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mercury waste container Applications

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    Processing of LCD screens

    The safe extraction of valuable raw materials: robots automatically dismantle monitors containing mercury, while protecting workers’ health at the same time. According to initial projections, around three million LCD screens will be recycled in Germany in 2016. However, their backlighting system often contains mercury, which means they are classified as 'hazardous waste' in accordance with the EWC, and as 'Collection Group 3' in accordance with the Electrical and Electronic Appliance Law. They also contain valuable raw materials, such as metals and plastics, which have to be recovered in such a way, that the environment is not harmed. However, recycling specialists, Erdwich Zerkleinerungssysteme GmbH, have now developed an alternative: The company from Kaufering has developed an automatic processing system that enables mercury and other valuable raw materials to be easily extracted and recycled in an environmentally-friendly way.

    By Erdwich Zerkleinerungssysteme GmbH based in Igling, GERMANY.

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    Recycling equipments for electronic waste recycling (WEEE)

    The content of WEEE (electrical and electronic waste) gives recyclers various initiatives for recycling. It contains hazardous substances, such as lead, mercury or certain flame retardants, as well as precious metals like gold and silver. In 2012 approx. 64,900.000 ton electronic goods where produced and 49.000.000 ton electrical and electronic waste (WEEE) was generated. As the amount of sold electronic goods rise, the amount of WEEE rises. It is vital that this waste is taken care of properly.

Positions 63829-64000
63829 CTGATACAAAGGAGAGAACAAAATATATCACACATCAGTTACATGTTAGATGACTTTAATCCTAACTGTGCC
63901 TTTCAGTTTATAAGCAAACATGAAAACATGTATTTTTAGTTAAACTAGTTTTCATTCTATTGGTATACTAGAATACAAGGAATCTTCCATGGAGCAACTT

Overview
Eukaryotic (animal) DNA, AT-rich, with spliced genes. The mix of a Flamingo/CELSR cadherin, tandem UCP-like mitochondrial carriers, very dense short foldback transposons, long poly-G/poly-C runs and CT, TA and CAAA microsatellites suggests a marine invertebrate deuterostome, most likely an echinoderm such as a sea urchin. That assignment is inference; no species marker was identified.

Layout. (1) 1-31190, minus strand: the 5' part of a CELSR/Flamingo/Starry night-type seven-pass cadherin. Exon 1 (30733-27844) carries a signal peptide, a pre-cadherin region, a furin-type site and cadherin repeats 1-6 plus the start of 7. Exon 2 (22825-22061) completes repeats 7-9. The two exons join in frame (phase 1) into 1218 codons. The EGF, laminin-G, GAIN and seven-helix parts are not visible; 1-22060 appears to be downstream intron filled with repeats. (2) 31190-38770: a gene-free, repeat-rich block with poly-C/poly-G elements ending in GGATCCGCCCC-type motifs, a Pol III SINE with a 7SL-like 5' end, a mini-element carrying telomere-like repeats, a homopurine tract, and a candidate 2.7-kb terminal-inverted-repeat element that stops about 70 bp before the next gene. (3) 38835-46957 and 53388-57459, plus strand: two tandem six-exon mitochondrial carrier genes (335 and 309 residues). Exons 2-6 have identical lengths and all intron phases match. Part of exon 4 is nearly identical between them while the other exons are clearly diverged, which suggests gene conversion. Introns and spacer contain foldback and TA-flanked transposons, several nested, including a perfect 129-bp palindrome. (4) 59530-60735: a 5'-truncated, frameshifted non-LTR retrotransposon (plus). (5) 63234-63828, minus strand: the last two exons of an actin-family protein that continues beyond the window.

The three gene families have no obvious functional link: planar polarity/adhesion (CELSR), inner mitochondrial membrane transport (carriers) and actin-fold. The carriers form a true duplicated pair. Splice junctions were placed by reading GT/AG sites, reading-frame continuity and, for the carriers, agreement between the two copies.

By Eldan Recycling A/S based in Faaborg, DENMARK.

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    Hazardous waste treatment solutions for chlorine industry

    The mercury cell process is a formerly widely-used production technique for the production of chlorine and caustic soda. The liquid metal, mercury, acts as cathode (negative pole) in this process. In the past, the loss of mercury during the process (to air, soil and water) led to serious health and environmental problems. Therefore, most European chlorine producers have decided to phase out the mercury cell process by 2020. Nevertheless, even today, almost 6000 tons of mercury is used per year for chlorine production in Europe alone. As a result of this, yearly waste outputs contain around 1200 tons of mercury, which are stored on-site or sent off for disposal.

    By econ industries GmbH based in Starnberg, GERMANY.

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